Ok and thanks, I’m excited too. My name is Sean Kelly, my upcoming novel is titled The Drive Home: A Tale of Bromance and Horror and it’s a thriller set in the Pacific Northwest. It’s the story of Ben and Taylor who take a road trip to visit Ben’s ill father, but hope to have a little fun and maybe get a little inspiration along the way. Ben is a young man who is fed up with the direction his life is taking so he quits his job and decides to try and write his first novel. Taylor, like it says on the back of the book, is Ben’s best—and quite often irritating—friend, who essentially invites himself on the trip, hoping that things will get a little crazy as all road trip stories usually do. In a sense, their road trip does get a little crazy, but not in the way they’d hoped… People start winding up dead in their wake as they drive through Oregon and Washington until eventually they’re confronted with the reality of their situation.

Love it! We’re from the PNW and we’re excited to read a story based there! Although, I do have to ask, what is this whole “Bromance and Horror” deal?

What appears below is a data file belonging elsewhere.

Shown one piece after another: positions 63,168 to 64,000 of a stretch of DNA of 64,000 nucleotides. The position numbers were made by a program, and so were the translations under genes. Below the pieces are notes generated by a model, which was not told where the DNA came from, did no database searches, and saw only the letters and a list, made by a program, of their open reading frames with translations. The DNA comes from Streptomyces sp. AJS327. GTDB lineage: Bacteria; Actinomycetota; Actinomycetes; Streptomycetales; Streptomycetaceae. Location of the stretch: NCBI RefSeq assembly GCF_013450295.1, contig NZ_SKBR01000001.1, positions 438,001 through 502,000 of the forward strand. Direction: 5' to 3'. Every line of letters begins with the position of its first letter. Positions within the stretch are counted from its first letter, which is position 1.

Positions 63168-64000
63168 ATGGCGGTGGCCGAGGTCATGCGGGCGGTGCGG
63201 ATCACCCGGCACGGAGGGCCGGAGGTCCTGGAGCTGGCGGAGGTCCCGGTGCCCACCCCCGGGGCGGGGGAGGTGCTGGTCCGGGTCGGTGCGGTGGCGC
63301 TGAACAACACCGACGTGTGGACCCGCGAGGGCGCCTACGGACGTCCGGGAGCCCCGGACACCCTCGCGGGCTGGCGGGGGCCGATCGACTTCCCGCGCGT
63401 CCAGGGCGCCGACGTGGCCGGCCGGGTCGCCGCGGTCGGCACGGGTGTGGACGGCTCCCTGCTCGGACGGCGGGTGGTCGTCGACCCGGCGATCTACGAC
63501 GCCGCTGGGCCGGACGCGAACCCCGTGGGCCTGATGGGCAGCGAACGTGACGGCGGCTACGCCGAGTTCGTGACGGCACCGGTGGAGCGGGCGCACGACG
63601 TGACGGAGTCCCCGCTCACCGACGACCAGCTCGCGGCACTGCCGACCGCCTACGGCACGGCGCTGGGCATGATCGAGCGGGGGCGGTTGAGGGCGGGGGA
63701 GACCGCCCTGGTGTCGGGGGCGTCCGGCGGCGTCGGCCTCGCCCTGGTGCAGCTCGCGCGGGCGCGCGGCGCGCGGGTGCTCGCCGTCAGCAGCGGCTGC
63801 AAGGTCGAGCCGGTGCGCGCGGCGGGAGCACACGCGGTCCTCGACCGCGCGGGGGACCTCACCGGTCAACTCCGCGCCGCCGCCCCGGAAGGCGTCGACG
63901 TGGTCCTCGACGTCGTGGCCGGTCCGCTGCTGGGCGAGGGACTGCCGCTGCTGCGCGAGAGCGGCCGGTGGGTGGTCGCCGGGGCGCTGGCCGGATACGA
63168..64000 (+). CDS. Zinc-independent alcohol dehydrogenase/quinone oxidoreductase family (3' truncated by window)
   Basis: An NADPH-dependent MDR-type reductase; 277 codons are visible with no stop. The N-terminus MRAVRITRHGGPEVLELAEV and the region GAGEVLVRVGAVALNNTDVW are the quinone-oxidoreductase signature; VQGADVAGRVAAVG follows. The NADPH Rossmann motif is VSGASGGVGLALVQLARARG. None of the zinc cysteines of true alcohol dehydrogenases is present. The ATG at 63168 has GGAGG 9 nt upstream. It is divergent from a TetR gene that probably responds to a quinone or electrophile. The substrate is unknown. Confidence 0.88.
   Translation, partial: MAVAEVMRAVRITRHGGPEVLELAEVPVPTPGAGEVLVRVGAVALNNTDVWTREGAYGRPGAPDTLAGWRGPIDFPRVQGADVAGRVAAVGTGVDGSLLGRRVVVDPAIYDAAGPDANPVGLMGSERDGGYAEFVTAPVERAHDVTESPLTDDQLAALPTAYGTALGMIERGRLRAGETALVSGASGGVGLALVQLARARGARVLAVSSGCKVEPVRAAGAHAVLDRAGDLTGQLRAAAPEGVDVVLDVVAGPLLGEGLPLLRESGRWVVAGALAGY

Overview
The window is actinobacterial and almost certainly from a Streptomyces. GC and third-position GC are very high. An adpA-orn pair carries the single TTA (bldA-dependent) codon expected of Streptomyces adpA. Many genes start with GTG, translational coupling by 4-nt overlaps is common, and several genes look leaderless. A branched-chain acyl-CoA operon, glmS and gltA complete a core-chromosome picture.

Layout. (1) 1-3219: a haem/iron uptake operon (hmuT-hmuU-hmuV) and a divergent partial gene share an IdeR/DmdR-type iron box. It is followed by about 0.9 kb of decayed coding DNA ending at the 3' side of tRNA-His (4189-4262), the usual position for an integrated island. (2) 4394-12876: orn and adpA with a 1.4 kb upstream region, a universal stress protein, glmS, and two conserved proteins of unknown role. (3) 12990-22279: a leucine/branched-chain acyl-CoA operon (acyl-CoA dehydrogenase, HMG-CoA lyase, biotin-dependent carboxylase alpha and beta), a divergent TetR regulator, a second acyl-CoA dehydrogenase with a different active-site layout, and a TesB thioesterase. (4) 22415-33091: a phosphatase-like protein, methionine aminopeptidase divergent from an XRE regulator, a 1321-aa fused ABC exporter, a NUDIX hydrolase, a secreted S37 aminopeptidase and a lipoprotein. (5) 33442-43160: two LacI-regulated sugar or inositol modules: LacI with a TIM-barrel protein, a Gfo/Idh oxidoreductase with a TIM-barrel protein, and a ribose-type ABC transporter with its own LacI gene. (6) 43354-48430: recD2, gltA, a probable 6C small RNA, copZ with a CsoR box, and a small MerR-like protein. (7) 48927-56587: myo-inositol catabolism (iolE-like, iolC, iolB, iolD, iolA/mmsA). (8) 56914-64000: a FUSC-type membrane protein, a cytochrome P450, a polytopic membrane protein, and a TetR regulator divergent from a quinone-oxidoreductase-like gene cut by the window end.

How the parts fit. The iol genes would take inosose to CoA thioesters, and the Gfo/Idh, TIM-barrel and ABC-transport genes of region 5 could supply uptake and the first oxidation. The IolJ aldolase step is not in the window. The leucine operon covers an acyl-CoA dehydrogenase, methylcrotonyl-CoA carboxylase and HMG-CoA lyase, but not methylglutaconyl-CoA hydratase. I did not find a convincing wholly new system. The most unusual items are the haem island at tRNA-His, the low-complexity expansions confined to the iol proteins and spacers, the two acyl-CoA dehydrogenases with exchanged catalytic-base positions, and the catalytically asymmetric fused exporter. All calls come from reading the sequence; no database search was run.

Yeah, I’m from the PNW too and that’s exactly why I wanted to write something based here; it’s my home! But the subtitle, right. So, “bromance” is a word that really only started to emerge sometime in the last decade thanks to movies like “I Love You, Man,” but the concept has been around for a while in things like buddy comedies. A bromance is essentially when two or more male friends are way, way too close and from the outside it can often be misconstrued as romantic, although there are no romantic intentions between them. In a broader sense, a bromance is like a more intense version of a best friendship, which eventually led to the forming of the word “bromance.” So, in the case of Ben and Taylor they’ve been best friends since childhood and have always been close and really don’t have any boundaries, as much as Ben sometimes wishes there were. In regards to the “horror” in the subtitle, well, that pretty much explains itself because, yeah, Ben and Taylor have been best friends since they were young, but then some scary shit happens and it puts that to the test.

So, you told us a bit about the story, but with this being your first novel, how would you describe your writing style before someone picks up the book?